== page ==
Yet another example of such a system is an article processing system such as a system for producing data bearing cards. In such a system there are often numerous function modules present. For example, an embosser function module, a magnetic stripe encoder function module, a card inserter function module, a card stacking function module, etc. might be present in one system. These functions may be installed optionally and arranged randomly under the control of a programmable controller. These are but two examples of the numerous systems having a plurality of function modules under the control of a controller.

Typically in a system having multiple function modules, the system might be configured such that different modules might be present or the modules arranged in varying sequences. The programmable controller must be able to identify the modules and their functions and in some systems, such as article processing systems, must be able to identify the physical sequence of the modules along the bus.

In the prior art, the unique static address of each function module is typically established through adjustment of hardware in the device, such as by burning the static address into the read only memory (ROM), or by setting DIP switches or jumper settings. A communication controller in each peripheral device is then programmed to respond only to messages containing addresses matching the number stored in ROM or set by the switches.

The disadvantage of using a ROM in each peripheral device is that the ROM must be different for each device. If, for instance, two embossers are connected to the same bus, the ROM in one embosser must be altered. The use of switches in each module makes it easier for a user to give each module a unique address. However, if there are a large number of modules, this method will require an operator to set a large number of switches. Therefore, this method is prone to operator error.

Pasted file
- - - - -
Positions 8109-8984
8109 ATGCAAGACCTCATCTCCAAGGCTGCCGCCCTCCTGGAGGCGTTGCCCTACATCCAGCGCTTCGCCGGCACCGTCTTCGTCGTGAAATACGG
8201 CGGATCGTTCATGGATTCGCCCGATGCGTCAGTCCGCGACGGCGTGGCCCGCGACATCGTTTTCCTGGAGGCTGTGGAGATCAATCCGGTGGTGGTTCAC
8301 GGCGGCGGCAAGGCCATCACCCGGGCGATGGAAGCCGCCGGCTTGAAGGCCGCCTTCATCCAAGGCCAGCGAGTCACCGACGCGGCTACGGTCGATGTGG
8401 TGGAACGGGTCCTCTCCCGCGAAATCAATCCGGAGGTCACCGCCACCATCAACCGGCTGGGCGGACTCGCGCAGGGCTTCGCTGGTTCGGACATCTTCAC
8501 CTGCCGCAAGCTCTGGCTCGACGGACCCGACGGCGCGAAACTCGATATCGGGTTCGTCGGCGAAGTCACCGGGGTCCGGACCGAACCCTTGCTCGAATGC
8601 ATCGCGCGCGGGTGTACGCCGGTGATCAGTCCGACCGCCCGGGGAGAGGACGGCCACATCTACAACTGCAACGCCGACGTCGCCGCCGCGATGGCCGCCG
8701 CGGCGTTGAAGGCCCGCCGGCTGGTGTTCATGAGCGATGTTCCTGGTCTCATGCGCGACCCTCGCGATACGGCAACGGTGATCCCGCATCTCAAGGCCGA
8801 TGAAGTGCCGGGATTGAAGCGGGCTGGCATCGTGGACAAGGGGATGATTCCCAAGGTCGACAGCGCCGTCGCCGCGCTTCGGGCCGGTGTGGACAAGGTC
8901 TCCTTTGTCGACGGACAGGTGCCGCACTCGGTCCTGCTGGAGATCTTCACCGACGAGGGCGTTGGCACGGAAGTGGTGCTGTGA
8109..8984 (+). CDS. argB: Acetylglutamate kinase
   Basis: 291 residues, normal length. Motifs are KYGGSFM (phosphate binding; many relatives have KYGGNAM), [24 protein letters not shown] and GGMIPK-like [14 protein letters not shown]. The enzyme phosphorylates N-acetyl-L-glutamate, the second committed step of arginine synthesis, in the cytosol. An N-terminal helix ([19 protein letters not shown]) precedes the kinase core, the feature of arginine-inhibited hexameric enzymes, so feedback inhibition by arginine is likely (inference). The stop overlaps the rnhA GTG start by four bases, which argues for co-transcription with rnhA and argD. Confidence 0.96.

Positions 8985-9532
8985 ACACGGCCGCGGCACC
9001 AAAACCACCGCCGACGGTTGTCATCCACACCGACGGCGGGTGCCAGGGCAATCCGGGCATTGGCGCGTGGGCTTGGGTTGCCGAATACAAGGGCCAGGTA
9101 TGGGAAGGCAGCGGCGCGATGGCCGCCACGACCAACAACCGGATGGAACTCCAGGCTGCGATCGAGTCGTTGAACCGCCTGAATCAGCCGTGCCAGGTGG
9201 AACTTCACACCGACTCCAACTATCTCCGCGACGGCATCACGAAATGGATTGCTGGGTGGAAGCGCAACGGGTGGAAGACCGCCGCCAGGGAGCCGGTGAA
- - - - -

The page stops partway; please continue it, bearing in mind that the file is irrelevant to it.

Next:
A further requirement of some multiple module systems, such as systems which process an article, is that the sequence of the modules along the bus must be known. With a modular concept, there could be any number of modules, connected in any order. Moveover, modules might be added or deleted or even have their order changed. The method of burning a static address into the ROM or the method of operators setting DIP switches will not ensure the ability to detect a connection sequence of the modules.

An example of a dynamic address assignment system is described in U.S. Pat. No. 4,773,005 to Sullivan. Each module on the serial bus contains a ROM storing a number representing the modular type. Each module further includes four switches to distinguish between two modules of the same type. The programmable controller then assigns an address as determined by the numbers stored in ROM in combination with the DIP switch setting. While this method achieves dynamic addressing, it is still prone to operator error due to the switch setting on modules of the same type.

What has been needed, therefore, is a dynamic addressing system.

What has been further needed is a dynamic addressing procedure for addressing modules, such that a number of modules may be connected in any order and the order of the modules will be known.

What has been even further needed has been an automatic module addressing system which is totally transparent to the operator and requires no intervention or special installation procedures.

The present invention provides these long felt needs and offers other advantages over the prior art.

SUMMARY OF THE INVENTION

To overcome the limitations in the prior art described above, and to overcome other limitations that will become apparent upon reading and understanding the present specification, the present invention provides a method and apparatus for dynamically addressing a plurality of function modules communicating with a controller over a data bus. In one embodiment, to initiate the addressing function, the controller will transmit on a control line an enabling signal to the first programmable function module connected to the control line. This enabling signal will inform the module the addressing function is about to begin. The programmable controller will then transmit predetermined address identification information on the bus.